Happy Women’s History Month! To celebrate this amazing time, I would like to bring awareness to a few historical girl bosses that most people were not taught about in school. These women were all faced with discrimination based upon either their race or gender, yet they still made monumental contributions to their professional fields.
Anna May Wong (1905-1961)
Photo courtesy of IMDB.com
“I’m Chinese by race and I love Chinese people and things. I love our traditions and even our ancient religions. I think there is poetry in our plural gods of the North Wind, the West Wind and the like. They are beautiful like the American Indian gods. My only regret is the limitation upon my work, as I can only play oriental roles, or sometimes Indian parts.” – Anna May Wong
Anna May Wong was a Chinese-American actress from Los Angeles, California. She was captivated by the Hollywood scene and begged directors to give her small roles to play in films. As her acting career became more prominent, she dropped out of school to pursue it full time. Her first leading role was at the age of 17 in The Toll of the Sea, which was a technicolor film about an interracial relationship between a young Chinese girl and an American man. An issue that Wong struggled with throughout her career was racial discrimination. She was often given stereotypical Chinese roles or not given roles at all because she looked too Chinese. Instead, directors would choose tan American actresses over her to play Asian characters. Racism in Hollywood also prevented Wong from playing lead roles and prohibited her from kissing white men in romantic scenes. As a result, Wong moved to Europe to expand her opportunities and successfully starred in several foreign films before returning to America. Despite her achievements in Europe, she was still faced with discrimination upon her return. To fight against the racism she faced, Wong spoke out about the inequality in the film industry and chose to only star in films that allowed her to play authentic Chinese characters. Wong’s activism towards racism in Hollywood forged a new movement for minorities in the industry, empowering Asians and women alike to pursue their respective passions.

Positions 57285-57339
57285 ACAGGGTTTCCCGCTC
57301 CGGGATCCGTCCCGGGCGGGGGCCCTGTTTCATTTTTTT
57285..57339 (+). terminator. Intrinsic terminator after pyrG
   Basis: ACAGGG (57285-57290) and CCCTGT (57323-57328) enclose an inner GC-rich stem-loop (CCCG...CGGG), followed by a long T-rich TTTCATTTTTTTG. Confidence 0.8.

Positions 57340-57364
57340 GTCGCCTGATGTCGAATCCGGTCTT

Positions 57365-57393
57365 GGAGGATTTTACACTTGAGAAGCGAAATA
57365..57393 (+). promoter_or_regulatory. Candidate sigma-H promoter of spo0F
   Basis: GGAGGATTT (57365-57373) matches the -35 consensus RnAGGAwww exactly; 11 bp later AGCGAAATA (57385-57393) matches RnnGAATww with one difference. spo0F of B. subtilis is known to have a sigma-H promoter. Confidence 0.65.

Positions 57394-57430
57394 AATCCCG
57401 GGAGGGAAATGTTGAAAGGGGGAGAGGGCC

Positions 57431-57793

Emma Goldman (1869-1940)
Photo courtesy of jwa.org
“Women need not always keep their mouths shut and their wombs open.” – Emma Goldman
Emma Goldman was a radical Jewish-American feminist figure. After emigrating to the U.S. in 1885, she took interest in the Haymarket affair and started advocating for women’s equality, free speech, and other issues such as birth control. Goldman and her anarchist beliefs were incredibly controversial; she criticized the conscription of men in World War I, spread information about birth control, and even tried to assassinate industrialist Henry Clay Frick as an act of propaganda.
Additionally, Goldman was a rebellious writer who attacked issues such as free love, homosexuality, atheism, militarism, and capitalism through her essays and lectures. The themes she wrote about were very much against mainstream American beliefs, but she forged on with sharing her thoughts in her effort of advocating for speech. Goldman adapted the reputation as being one of the most dangerous anarchists at the time due to the violent strategies she used to execute her ideas. Some crazy acts she has done include illegally distributing birth control information, participating in riots and being imprisoned for it, and inspiring Leon Czolgosz to assassinate President McKinley. Through all her arrests and other troubles with the law, Goldman remained resilient and strong as ever.
Shirley Chisholm (1924-2005)
Photo courtesy of womenshistory.org
“In the end anti-black, anti-female, and all forms of discrimination are equivalent to the same thing: anti-humanism.” – Shirley Chisholm
Hillary Clinton was not the first woman to run for president, and Barack Obama was not the first African American to run for the role either. Shirley Chisholm beat both present day icons in terms of being the first woman and first African American to run for the Democratic party’s presidential nomination, yet not many people know about this. Chisholm was already making history before the announcement of her campaign: she was the first elected African American congresswoman during 1968. Chisholm was met with many challenges during her time in Congress. She constantly had to fight for respect from her peers and was dismissed by others solely because of her minority status. She also faced a lot of discrimination for being a woman in a predominantly male field. Despite the oppressions she faced as not only a woman but an African American, Chisholm persistently fought and advocated for minorities and other underprivileged groups in hopes of creating change to support them.
Chisholm’s campaign slogan was “Unbought and Unbossed,” with the goal of challenging and changing American politics. She never expected to win, and her campaign was short-lived, but she knew that it would make a significant difference in shaping the future of American politics. Chisholm suffered through hostile threats and attempted assassinations throughout the journey, but she still made it to the Democratic convention. Chisholm achieved great triumphs in the political field, and she deserves the recognition for it.
All of these women changed and shaped America in the past, and they definitely need to be celebrated and recognized for it. High school history classes omit these important characters from the story while choosing to only focus on the prominent White men who impacted our country. This is something that needs to be changed within the curriculum. Women need to be acknowledged; they are powerful and brave, and they need to be remembered.